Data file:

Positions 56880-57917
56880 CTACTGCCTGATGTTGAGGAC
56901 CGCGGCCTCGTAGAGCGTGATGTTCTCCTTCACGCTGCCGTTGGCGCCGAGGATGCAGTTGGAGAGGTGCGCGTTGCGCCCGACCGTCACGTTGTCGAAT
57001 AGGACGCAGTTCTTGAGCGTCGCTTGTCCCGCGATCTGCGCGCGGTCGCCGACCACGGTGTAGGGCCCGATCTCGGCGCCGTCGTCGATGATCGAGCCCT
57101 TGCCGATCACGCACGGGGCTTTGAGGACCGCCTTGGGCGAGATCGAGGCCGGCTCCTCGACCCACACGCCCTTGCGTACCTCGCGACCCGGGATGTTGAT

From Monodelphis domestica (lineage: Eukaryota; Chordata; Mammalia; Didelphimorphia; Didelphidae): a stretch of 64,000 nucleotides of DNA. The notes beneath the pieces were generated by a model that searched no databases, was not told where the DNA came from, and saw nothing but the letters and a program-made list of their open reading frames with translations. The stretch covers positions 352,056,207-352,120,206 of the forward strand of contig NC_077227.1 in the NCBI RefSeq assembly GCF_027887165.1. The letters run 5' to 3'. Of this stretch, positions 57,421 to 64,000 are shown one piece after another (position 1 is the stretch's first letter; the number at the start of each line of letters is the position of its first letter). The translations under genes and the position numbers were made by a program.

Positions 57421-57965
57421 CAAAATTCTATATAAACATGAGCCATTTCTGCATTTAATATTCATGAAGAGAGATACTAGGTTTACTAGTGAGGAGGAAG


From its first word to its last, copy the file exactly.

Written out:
Positions 56880-57917
56880 CTACTGCCTGATGTTGAGGAC
56901 CGCGGCCTCGTAGAGCGTGATGTTCTCCTTCACGCTGCCGTTGGCGCCGAGGATGCAGTTGGAGAGGTGCGCGTTGCGCCCGACCGTCACGTTGTCGAAT
57001 AGGACGCAGTTCTTGAGCGTCGCTTGTCCCGCGATCTGCGCGCGGTCGCCGACCACGGTGTAGGGCCCGATCTCGGCGCCGTCGTCGATGATCGAGCCCT
57101 TGCCGATCACGCACGGGGCTTTGAGGACCGCCTTGGGCGAGATCGAGGCCGGCTCCTCGACCCACACGCCCTTGCGTACCTCGCGACCCGGGATGTTGAT

From Monodelphis domestica (lineage: Eukaryota; Chordata; Mammalia; Didelphimorphia; Didelphidae): a stretch of 64,000 nucleotides of DNA. The notes beneath the pieces were generated by a model that searched no databases, was not told where the DNA came from, and saw nothing but the letters and a program-made list of their open reading frames with translations. The stretch covers positions 352,056,207-352,120,206 of the forward strand of contig NC_077227.1 in the NCBI RefSeq assembly GCF_027887165.1. The letters run 5' to 3'. Of this stretch, positions 57,421 to 64,000 are shown one piece after another (position 1 is the stretch's first letter; the number at the start of each line of letters is the position of its first letter). The translations under genes and the position numbers were made by a program.

Positions 57421-57965
57421 CAAAATTCTATATAAACATGAGCCATTTCTGCATTTAATATTCATGAAGAGAGATACTAGGTTTACTAGTGAGGAGGAAG